In 1920s-30s São Paulo, Brazil, leaders of the vanguard artistic movement known as “modernism” began to argue that national identity came not from shared values or even cultural practices but rather by a shared way of thinking, which they variously designated as Brazil’s “racial psychology,” “folkloric unconscious,” and “national psychology.” Building on turn-of-the-century psychological and anthropological theories, the group diagnosed Brazil’s national mind as characterized by “primitivity” and in need of a program of psychological development. The group rose to political power in the 1930s, placing the artists in a position to undertake such a project. The Symphony of State charts this previously unexamined intellectual project and explains why elite leaders believed music to be the most-promising strategy for developing the national mind beyond primitivity. In 1935, they founded the São Paulo Department of Culture and Recreation in order to fund music education, train ethnomusicologists, commission symphonies, and host performances across the city. Until now, historians of twentieth-century Brazil have praised music as a critical site for marginalized groups to sound out political protest. But The Symphony of State shows the reverse has also been true: elite groups used music as a top-down civilizing project designed to naturalize racial hierarchies and justify class difference.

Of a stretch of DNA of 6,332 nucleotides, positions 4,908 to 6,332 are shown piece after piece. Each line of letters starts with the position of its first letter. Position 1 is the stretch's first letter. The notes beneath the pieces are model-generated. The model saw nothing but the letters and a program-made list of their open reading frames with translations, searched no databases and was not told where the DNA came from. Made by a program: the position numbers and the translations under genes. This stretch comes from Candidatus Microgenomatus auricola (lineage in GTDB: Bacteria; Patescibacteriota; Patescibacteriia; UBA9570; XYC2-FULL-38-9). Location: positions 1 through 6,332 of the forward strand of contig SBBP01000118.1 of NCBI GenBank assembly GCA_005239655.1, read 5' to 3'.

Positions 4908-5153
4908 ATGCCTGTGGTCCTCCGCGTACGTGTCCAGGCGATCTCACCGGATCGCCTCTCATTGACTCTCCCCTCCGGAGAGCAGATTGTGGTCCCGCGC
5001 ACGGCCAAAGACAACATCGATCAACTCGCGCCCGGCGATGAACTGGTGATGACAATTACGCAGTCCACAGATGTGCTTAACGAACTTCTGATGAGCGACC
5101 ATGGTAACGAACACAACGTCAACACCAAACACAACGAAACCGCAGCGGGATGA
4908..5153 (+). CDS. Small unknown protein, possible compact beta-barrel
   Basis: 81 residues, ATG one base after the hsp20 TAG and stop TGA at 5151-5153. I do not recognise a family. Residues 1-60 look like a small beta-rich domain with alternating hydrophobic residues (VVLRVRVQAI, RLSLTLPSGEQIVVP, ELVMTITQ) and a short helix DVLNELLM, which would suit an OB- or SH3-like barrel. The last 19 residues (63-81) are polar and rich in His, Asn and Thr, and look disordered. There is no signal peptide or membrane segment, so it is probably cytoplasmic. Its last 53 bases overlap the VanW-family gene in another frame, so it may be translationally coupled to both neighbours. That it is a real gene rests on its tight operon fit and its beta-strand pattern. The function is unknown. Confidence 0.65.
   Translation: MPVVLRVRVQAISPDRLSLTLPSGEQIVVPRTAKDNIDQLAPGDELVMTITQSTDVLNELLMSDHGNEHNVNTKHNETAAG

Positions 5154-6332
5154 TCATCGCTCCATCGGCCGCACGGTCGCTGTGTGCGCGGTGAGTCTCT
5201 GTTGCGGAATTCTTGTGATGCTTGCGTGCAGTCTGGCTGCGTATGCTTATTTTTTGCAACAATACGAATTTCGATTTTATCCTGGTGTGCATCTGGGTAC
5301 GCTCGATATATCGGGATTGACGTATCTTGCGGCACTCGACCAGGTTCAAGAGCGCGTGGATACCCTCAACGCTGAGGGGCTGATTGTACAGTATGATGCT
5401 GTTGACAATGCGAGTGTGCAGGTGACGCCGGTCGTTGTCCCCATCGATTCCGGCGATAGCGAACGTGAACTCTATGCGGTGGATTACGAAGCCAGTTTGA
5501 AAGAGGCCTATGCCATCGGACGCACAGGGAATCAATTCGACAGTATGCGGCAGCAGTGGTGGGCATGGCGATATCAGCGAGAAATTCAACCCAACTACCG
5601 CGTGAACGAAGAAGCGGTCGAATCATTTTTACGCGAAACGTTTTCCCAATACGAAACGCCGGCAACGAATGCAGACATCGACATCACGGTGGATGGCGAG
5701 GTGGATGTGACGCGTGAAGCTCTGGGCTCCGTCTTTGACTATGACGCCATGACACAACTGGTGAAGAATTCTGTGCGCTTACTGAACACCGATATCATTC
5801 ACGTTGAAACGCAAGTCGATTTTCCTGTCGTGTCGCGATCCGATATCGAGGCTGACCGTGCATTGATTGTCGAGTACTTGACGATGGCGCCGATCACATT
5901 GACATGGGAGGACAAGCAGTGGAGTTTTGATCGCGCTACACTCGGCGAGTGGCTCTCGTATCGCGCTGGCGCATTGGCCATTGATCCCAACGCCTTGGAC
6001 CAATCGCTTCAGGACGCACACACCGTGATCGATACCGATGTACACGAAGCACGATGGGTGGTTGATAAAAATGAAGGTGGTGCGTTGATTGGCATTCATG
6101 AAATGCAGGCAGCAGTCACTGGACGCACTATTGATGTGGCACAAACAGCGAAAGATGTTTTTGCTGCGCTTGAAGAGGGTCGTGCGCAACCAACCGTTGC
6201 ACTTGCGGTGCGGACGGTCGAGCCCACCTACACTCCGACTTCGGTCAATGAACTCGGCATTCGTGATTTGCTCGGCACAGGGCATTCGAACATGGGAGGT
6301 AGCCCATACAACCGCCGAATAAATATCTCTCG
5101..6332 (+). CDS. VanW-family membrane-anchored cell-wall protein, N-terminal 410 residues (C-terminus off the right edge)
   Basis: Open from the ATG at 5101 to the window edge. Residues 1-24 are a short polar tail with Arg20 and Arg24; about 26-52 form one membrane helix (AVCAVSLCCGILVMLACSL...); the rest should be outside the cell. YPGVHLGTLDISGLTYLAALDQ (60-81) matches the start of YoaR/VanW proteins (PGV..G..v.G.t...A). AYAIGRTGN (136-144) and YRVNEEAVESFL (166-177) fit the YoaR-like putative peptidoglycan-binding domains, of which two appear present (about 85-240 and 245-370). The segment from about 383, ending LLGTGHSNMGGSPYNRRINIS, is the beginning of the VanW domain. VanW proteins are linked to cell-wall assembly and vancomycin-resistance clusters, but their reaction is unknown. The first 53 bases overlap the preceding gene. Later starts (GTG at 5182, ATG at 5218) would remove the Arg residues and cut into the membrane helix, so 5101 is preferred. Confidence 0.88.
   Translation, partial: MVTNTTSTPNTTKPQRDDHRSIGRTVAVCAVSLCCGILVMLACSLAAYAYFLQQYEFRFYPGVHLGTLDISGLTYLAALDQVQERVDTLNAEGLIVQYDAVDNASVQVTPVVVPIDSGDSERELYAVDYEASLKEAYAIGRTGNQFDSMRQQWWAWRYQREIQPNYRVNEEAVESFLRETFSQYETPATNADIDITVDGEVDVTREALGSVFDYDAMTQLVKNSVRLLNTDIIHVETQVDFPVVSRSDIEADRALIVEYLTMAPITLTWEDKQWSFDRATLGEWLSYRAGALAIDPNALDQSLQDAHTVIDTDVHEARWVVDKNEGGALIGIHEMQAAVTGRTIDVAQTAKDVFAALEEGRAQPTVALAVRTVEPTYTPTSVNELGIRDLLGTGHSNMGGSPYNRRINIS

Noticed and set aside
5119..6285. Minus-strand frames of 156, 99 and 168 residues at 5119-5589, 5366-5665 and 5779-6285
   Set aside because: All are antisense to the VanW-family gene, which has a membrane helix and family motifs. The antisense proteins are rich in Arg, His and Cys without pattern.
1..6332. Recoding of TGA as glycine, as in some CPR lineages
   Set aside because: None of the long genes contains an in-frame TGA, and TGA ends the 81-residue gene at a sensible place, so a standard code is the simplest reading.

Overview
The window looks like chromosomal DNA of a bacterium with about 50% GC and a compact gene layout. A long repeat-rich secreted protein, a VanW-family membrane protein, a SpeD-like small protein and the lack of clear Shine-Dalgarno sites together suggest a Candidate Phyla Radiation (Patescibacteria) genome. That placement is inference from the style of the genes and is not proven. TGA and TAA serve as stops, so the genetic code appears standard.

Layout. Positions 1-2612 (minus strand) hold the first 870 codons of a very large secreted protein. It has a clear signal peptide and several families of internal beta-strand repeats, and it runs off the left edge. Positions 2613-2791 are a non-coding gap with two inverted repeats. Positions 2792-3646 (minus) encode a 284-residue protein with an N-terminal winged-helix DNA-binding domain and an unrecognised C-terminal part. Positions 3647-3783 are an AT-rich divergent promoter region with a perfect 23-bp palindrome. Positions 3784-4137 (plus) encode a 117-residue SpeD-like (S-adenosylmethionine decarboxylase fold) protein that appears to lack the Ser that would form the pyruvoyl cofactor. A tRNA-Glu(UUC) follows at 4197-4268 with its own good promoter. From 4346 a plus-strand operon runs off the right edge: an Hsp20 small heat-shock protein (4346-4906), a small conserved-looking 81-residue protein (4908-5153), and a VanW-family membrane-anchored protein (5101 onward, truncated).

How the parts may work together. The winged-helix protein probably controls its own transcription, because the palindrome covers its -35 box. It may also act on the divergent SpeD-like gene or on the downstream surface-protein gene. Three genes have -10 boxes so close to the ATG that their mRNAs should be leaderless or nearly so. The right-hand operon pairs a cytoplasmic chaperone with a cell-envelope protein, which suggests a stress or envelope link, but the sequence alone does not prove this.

The intellectual history portion of the dissertation turns on archival sources, newspaper accounts, personal correspondence, modernist literature, and the period’s scholarly journals. The examination of literary form, discourse analysis, and marginalia lends depth to a carefully-documented study of ideas. Then, The Symphony of Statebrings to bear an innovative reading of ethnographic field books, vinyl records, and music scores to show that the department’s scholarship and symphonic compositions alike furthered the narrative of a nation jeopardized by primitivity. What is more, the department’s composers employed musical properties such as harmony and dissonance as metaphors to convince listeners that a harmonious society required the maintenance of racial and class hierarchies. In bringing further clarity to the department’s intellectual project, the sections featuring music analysis speak to the value of reading music as an historical text.
The dissertation accomplishes multiple goals. It uncovers the theory of national psychology driving the musical institution; examines ethnographic material to further understand racial and regional prejudice in the period; and analyzes concert music commissioned and performed by the municipal department. The examination of the musical institutionreveals a moment in Brazilian history in which national identity was constructed atop the notion of a shared psychology and in which modernity was believed to come with the musical tuning of the body politic and the training of its mind.